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As a tenant, it’s important to know what a landlord is legally responsible for and their obligations to you.
Your landlord is responsible for:
Always report any issues to the landlord as soon as possible so they can carry out repairs or provide replacements. If you’ve reported a problem but been ignored, try filing a complaint against your landlord.
Landlords are responsible for the upkeep of the property, except for cleaning. It’s important to note that repairs for any of the following issues should never be taken from your deposit, unless damage is caused by you, your family or your guests.
A landlord should take care of the:
The landlord has a responsibility to keep you and the property secure against intruders. They will need to fix anything that could compromise the security of your house.
If they do not and you are burgled, the landlord could be sued for damages.
Landlords should make sure:
The landlord has to make sure that the property is safe to live in. Your landlord should ensure that the property includes:
The property must also be kept free of mould, mildew, or damp that could cause harm or illness to you or make the property uninhabitable.
A landlord should also make sure that any pests are dealt with safely and quickly to avoid any distress or damage to the property.
A landlord can be liable for “statutory nuisance” if an issue has caused interference with the enjoyment of your home, or it could cause injury or health issues.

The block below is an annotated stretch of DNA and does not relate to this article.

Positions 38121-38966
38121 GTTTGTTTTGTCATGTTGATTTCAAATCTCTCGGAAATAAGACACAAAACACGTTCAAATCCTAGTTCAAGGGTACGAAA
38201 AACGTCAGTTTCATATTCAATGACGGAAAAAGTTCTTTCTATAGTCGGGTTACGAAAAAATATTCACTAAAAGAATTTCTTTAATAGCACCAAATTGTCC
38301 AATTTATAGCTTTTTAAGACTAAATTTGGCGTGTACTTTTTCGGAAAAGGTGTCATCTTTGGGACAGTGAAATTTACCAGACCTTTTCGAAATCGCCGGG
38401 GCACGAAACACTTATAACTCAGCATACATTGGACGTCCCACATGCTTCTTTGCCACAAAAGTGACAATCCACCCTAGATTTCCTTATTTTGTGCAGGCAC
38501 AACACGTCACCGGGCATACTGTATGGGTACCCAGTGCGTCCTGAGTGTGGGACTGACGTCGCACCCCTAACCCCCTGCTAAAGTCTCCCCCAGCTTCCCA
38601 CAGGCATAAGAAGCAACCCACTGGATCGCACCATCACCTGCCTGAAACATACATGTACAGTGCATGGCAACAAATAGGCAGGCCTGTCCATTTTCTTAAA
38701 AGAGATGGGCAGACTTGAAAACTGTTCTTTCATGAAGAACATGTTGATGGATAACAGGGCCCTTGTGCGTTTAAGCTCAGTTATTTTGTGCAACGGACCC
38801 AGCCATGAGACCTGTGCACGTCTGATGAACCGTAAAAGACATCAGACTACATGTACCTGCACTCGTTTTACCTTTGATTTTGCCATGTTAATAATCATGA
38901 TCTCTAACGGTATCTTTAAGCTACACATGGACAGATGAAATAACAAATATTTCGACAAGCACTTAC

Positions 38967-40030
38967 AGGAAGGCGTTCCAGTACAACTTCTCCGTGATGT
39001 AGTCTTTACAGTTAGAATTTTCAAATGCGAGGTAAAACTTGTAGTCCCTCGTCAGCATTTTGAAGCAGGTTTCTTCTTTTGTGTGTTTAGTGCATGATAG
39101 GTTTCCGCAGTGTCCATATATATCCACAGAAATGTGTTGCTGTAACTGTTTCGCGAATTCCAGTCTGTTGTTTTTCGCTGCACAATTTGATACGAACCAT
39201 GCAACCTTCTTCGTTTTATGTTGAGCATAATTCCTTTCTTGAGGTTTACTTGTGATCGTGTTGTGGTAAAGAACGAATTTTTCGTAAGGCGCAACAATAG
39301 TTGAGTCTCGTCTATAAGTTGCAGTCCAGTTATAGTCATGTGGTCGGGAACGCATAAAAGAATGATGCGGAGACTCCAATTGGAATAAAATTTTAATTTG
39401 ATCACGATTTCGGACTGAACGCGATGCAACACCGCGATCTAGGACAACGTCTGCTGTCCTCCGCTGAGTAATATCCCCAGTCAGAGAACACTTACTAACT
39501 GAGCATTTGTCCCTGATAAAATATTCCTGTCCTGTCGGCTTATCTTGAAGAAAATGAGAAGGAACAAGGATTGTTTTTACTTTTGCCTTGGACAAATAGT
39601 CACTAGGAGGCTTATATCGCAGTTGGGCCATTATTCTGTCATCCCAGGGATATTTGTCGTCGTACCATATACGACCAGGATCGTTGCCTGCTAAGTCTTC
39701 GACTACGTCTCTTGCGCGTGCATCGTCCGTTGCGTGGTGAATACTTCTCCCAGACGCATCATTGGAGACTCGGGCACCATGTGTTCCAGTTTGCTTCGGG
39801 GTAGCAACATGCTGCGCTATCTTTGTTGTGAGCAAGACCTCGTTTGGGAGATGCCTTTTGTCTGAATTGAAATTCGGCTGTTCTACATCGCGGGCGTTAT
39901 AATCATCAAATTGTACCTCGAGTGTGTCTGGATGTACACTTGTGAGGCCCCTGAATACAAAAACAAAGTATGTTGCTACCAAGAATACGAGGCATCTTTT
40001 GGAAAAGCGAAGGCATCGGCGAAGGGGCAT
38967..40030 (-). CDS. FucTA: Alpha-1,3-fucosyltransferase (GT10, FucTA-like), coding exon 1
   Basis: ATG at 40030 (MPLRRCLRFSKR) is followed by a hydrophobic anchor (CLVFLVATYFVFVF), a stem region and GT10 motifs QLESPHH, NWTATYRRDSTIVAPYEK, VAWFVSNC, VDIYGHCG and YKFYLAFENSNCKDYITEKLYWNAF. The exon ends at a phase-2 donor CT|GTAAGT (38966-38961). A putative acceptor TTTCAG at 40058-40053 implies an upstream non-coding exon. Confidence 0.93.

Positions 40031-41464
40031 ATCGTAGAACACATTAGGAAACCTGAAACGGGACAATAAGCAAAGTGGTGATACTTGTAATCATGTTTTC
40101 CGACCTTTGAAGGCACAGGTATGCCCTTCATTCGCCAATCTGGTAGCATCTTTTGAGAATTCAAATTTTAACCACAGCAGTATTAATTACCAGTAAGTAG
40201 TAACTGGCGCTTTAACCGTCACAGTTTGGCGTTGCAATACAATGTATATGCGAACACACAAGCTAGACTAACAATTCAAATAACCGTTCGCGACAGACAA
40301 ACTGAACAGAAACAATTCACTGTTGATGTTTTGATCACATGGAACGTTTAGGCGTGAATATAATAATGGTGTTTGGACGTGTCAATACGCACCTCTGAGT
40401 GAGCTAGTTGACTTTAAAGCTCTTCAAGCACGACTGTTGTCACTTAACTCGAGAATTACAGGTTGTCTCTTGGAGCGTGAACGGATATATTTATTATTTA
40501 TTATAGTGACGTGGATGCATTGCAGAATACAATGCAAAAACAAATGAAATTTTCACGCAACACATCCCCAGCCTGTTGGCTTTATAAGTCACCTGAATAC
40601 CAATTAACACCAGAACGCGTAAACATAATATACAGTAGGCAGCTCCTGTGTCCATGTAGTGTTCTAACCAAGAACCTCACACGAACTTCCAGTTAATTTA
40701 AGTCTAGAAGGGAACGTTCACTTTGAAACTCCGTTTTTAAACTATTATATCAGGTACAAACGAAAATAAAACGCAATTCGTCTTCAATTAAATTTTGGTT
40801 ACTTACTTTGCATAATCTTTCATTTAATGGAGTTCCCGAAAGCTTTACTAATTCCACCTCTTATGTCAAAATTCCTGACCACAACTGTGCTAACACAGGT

If the landlord has not helped resolve these issues, you could seek legal action. For example, damp or mould in your home must be fixed by the landlord. Also potential hazards to yourself and the wider community must be addressed promptly, like asbestos, faulty electrical work or pests.
Ensuring that damage is fixed quickly and adequately is essential for everyone, especially you as the tenant.
If there’s an issue with your rental property, make your landlord aware of this in writing. If this issue is ignored and allowed to get worse, you could seek compensation from your landlord.
For example, if there’s a plumbing issue that’s ignored by your landlord, which subsequently floods the property, you could claim for any ruined possessions.
This is classed as a 'private nuisance' and is where a landlord controls property but has neglected to maintain a part of the building.
Is the landlord responsible for pest control?
Your landlord is responsible for repairs to stop pests from getting in and for removing infestations.
Is the landlord responsible for a clogged drain?
Yes, they are responsible for maintaining the drains, pipes and plumbing in the home.
Is it the landlord’s responsibility to fix a broken washing machine?
Yes, if your landlord has supplied the washing machine that worked when you moved in, they have a responsibility to replace or repair it.
Is the landlord responsible for removing mould?
The landlord is responsible for getting the mould sorted and fixing any underlying issues causing the issue.
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